A sitdown with The Factory's lead singer Vance Bockis and bassist Scott Sartorius.
Rock & roll is timeless. And if there’s ever a band to prove it, it’s The Factory.
After 20 years of inactivity, the local D.C. favorite reunited recently, and signed a seven-year recording contract with Acetate Records.
How'd that happen? Acetate's founder was once a fan, and just so happened to stumble across their old videos on Youtube. A few e-mail exchanges later, and the deal was done.
Back in the day, led by singer Vance Bockis, The Factory shredded and strummed their way to D.C. popularity starting in 1984. The band produced songs of drugs, young love, lust and middle-class bravado with hits like “Girl That I Want” and “Ecstasy.” They drew large crowds with their rock beats threaded with punk and R&B.
But after many band member switches, including the addition of bassist Scott Sartorius, the band succumbed to pressure and in-group problems. Ever the attempt-to-write-firsthand artist, Bockis was brought down by personal demons and drug addiction, issues many artists in the industry of past and present face.
Although Bockis eventually overcame his problems, the band didn't survive the turmoil, and in 1992 went their separate ways. Bockis and his band’s turmoil even prompted future Nirvana drummer and Foo Fighter Dave Grohl's D.C. punk band, Scream, to write a song about him called "GLC," or "Good Lookin' Corpse."
In 2010, though, a glimmer of light shone through when Acetate Records reached out to the band with the intentions of releasing remastered copies of their greatest hits. The band took it as a sign, and used the opportunity to reunite the band for revival.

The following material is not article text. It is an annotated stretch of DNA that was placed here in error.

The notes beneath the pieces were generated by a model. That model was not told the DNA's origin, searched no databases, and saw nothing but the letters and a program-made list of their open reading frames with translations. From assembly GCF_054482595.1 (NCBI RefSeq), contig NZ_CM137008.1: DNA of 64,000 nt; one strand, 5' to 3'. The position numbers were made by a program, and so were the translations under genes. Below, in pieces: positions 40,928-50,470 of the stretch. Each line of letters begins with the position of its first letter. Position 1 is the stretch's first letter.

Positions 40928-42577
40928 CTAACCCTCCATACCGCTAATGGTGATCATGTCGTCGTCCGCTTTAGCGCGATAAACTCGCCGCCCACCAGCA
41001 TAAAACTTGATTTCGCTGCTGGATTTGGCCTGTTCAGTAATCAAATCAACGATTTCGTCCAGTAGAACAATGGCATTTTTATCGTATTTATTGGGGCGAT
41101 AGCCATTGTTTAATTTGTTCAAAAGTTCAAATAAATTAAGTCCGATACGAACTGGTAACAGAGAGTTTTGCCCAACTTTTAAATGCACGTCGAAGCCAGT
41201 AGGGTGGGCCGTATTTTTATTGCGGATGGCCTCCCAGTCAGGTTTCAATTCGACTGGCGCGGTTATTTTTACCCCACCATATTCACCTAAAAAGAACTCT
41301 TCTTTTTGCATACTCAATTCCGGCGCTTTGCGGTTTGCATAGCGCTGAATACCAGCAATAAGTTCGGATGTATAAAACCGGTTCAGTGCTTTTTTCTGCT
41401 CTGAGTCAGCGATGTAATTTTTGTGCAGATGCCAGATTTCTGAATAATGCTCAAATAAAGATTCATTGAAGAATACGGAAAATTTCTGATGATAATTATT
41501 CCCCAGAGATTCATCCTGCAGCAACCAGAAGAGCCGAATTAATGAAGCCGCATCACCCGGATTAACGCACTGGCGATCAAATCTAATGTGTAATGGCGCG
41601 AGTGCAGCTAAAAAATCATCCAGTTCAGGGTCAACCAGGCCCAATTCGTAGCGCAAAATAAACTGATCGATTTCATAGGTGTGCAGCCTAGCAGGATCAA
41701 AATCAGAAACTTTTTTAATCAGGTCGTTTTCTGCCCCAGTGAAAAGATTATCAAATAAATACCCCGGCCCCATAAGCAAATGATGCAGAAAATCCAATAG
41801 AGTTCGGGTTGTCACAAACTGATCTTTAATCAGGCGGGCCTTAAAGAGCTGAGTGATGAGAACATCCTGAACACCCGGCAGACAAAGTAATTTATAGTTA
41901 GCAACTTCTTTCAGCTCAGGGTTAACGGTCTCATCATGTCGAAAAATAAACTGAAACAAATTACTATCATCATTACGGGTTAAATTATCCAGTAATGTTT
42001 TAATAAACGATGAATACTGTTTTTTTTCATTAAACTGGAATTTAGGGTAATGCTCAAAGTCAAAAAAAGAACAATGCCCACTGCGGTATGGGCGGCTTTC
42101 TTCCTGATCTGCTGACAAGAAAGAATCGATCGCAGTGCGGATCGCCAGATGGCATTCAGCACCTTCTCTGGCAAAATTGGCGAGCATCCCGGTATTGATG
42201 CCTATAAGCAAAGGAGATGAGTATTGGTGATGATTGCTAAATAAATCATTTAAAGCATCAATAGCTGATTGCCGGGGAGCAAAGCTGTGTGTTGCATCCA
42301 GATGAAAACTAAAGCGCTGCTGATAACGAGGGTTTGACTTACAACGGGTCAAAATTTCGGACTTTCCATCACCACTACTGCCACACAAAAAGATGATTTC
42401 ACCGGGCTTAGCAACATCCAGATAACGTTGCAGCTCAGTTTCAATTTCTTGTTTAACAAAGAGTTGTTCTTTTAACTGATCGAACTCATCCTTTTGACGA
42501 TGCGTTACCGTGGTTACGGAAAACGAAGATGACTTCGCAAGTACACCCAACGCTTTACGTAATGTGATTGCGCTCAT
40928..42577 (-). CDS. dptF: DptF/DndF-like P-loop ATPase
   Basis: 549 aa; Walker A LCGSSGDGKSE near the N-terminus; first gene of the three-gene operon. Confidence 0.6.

Since the release of their new self-titled album, the band has booked several gigs and has played to satisfying results. Their next gig is on April 21 at Surf Club Live (4711 Kenilwoirth Ave., Hyattsville, Md.) and will be their first headline in more than 20 years.
"It wasn't easy growing up in the murder capital of the United States," said Bockis, with a wicked sense of humor and amphetamine eye. “Though the experience [has made] us stronger. We’ve aged, but we’ve also evolved. We can we can make things happen in a new way.”
Sartorious was quick to agree, saying their age has also added to the urgency of following their dreams.
“We’ll just keep this going,” Sartorius said, “and hopefully inspire a few other people who thought that they can’t still play because they’ve gotten a little bit older, to pick it up again, get out there and do it.”
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